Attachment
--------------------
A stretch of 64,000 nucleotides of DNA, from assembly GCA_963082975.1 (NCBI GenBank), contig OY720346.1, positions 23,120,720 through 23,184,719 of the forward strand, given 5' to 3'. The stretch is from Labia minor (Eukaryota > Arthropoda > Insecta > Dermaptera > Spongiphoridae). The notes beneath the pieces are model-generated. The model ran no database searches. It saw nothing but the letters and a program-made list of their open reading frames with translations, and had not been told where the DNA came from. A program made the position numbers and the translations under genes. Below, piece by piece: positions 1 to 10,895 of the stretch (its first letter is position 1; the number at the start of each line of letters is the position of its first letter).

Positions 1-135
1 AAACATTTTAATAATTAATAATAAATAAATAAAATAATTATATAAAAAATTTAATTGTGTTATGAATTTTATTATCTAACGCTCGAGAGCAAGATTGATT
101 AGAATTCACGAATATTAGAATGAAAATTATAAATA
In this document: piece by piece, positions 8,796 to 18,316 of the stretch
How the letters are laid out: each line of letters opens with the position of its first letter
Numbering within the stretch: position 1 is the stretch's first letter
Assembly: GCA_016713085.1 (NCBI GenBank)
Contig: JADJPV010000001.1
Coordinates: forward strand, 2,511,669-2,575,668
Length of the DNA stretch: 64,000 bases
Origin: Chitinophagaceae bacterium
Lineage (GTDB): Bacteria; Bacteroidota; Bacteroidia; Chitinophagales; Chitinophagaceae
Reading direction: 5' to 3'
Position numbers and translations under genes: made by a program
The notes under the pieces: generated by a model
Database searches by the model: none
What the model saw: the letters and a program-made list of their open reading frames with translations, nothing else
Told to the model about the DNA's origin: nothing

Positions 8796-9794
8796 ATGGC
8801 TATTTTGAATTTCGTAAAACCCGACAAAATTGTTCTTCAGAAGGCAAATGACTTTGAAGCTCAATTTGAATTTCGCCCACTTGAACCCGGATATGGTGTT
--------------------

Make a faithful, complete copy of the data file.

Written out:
A stretch of 64,000 nucleotides of DNA, from assembly GCA_963082975.1 (NCBI GenBank), contig OY720346.1, positions 23,120,720 through 23,184,719 of the forward strand, given 5' to 3'. The stretch is from Labia minor (Eukaryota > Arthropoda > Insecta > Dermaptera > Spongiphoridae). The notes beneath the pieces are model-generated. The model ran no database searches. It saw nothing but the letters and a program-made list of their open reading frames with translations, and had not been told where the DNA came from. A program made the position numbers and the translations under genes. Below, piece by piece: positions 1 to 10,895 of the stretch (its first letter is position 1; the number at the start of each line of letters is the position of its first letter).

Positions 1-135
1 AAACATTTTAATAATTAATAATAAATAAATAAAATAATTATATAAAAAATTTAATTGTGTTATGAATTTTATTATCTAACGCTCGAGAGCAAGATTGATT
101 AGAATTCACGAATATTAGAATGAAAATTATAAATA
In this document: piece by piece, positions 8,796 to 18,316 of the stretch
How the letters are laid out: each line of letters opens with the position of its first letter
Numbering within the stretch: position 1 is the stretch's first letter
Assembly: GCA_016713085.1 (NCBI GenBank)
Contig: JADJPV010000001.1
Coordinates: forward strand, 2,511,669-2,575,668
Length of the DNA stretch: 64,000 bases
Origin: Chitinophagaceae bacterium
Lineage (GTDB): Bacteria; Bacteroidota; Bacteroidia; Chitinophagales; Chitinophagaceae
Reading direction: 5' to 3'
Position numbers and translations under genes: made by a program
The notes under the pieces: generated by a model
Database searches by the model: none
What the model saw: the letters and a program-made list of their open reading frames with translations, nothing else
Told to the model about the DNA's origin: nothing

Positions 8796-9794
8796 ATGGC
8801 TATTTTGAATTTCGTAAAACCCGACAAAATTGTTCTTCAGAAGGCAAATGACTTTGAAGCTCAATTTGAATTTCGCCCACTTGAACCCGGATATGGTGTT